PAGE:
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Let $f$ be an entire function. Assume that $\mid f(1/n)\mid\le e^{-n}$ for all $n\in \mathbb{N}$. Show that $f$ vanishes identically.

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Are you sure it's not $|f(n^{-1}|\leq e^{-n}$? Otherwise take $f(z)=e^{-1}$. Hint: you can show that $f(0)=0$, then by induction that $f^{(n)}(0)=0$. –  Davide Giraudo Oct 8 '12 at 12:35
    
Oh, yes, sorry for mistake, I have corrected it. Thanks for hint, I will try it. –  StudentMath Oct 8 '12 at 12:49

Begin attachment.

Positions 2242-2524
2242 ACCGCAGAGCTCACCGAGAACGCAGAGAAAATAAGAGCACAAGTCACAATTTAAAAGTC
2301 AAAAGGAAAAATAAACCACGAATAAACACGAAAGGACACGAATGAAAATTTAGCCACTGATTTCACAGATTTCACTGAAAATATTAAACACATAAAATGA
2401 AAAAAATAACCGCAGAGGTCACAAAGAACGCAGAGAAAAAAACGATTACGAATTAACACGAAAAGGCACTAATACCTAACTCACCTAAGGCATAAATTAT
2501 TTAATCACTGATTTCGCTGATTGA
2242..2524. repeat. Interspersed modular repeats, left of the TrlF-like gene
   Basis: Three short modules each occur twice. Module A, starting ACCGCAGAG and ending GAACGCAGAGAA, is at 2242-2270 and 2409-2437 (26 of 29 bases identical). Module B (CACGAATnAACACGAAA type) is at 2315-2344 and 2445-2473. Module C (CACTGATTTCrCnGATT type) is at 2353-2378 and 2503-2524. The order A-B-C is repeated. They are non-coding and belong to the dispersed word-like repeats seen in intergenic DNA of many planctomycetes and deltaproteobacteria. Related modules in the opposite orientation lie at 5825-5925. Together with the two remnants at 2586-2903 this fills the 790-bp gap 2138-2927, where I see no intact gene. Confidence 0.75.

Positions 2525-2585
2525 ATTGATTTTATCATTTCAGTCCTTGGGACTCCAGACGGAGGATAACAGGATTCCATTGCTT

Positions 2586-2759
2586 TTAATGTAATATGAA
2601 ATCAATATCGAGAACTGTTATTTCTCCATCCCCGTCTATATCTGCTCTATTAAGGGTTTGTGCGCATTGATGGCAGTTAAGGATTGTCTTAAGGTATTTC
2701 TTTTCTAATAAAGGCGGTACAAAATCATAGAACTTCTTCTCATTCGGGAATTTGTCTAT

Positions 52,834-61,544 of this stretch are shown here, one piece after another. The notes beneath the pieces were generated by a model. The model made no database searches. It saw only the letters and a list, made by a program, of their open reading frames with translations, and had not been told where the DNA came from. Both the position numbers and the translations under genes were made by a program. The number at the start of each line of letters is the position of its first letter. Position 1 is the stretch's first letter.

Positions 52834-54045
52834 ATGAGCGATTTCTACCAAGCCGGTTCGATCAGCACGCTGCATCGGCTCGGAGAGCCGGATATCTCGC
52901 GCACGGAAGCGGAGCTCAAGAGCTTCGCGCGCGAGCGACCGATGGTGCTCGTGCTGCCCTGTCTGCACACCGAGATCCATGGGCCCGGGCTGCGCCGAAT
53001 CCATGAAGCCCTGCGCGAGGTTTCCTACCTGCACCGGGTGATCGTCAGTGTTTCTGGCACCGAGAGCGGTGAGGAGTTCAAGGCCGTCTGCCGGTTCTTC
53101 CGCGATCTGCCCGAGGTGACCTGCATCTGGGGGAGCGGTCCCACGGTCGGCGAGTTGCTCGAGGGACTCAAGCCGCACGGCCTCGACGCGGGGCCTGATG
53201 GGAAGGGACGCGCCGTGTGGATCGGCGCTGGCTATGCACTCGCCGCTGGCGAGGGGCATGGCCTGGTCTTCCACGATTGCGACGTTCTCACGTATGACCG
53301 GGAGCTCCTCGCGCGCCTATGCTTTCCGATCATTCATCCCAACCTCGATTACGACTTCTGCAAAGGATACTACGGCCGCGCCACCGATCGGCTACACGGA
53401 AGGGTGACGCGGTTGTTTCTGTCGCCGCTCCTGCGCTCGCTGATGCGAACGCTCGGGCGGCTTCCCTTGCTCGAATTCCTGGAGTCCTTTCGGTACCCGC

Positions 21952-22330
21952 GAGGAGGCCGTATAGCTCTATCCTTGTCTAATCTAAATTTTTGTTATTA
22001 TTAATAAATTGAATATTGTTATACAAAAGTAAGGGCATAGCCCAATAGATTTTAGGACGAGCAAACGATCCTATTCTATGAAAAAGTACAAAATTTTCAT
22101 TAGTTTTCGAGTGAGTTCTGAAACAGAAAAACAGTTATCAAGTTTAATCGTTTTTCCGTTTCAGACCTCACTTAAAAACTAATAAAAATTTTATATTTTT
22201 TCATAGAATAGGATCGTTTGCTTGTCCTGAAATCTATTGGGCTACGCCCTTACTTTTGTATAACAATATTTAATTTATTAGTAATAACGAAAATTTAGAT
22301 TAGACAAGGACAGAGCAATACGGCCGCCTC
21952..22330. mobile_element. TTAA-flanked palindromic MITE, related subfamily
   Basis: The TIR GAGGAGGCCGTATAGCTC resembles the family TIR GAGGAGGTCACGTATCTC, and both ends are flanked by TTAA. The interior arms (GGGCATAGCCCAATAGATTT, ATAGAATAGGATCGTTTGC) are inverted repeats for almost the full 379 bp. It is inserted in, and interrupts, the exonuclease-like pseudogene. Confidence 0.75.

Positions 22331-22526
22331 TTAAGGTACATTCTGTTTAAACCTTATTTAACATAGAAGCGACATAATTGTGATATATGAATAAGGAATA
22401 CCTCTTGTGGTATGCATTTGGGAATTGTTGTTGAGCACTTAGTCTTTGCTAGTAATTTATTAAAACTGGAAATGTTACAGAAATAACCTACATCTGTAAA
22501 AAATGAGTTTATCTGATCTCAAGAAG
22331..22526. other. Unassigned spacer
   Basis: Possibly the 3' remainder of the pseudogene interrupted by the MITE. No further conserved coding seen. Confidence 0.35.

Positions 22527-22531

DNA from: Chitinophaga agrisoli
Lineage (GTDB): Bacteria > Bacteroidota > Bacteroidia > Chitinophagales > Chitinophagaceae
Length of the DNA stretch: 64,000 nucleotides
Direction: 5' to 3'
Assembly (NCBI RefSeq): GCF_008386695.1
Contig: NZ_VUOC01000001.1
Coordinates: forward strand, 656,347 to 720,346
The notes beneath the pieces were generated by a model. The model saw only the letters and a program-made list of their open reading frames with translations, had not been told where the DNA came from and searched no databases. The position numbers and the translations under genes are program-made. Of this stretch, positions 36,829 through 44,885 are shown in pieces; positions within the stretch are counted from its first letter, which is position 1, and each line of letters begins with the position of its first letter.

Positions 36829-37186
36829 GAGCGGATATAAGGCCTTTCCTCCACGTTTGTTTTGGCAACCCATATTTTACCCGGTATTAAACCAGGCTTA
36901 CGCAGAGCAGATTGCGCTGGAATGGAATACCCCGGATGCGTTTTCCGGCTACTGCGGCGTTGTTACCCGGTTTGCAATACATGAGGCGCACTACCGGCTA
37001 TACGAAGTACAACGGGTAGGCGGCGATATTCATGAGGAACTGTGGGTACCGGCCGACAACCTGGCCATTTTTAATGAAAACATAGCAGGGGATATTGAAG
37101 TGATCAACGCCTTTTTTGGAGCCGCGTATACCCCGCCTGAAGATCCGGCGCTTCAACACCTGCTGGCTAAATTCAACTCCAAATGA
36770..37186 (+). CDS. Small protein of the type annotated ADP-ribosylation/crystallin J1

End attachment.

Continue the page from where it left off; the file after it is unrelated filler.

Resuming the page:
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1 Answer 1

Taking the limit as $n\to\infty$, you will find that $f(0)=0$. If $f$is not identically zero, you can write $$f(z)=\sum_{k=n}^\infty a_kz^k$$ with $n\ge1$ and $a_n\ne0$ (I trust you know why). Now consider $$\lim_{z\to0}\frac{f(z)}{z^n}$$ in general, and compare with the special case $z=1/n$ as $n\to\infty$.

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Thanks, got it $ lim$ goes to zero, from other side it should be equal to $a_{n}$ which is equal to $f^{n}(0)/n!$ –  StudentMath Oct 8 '12 at 14:47
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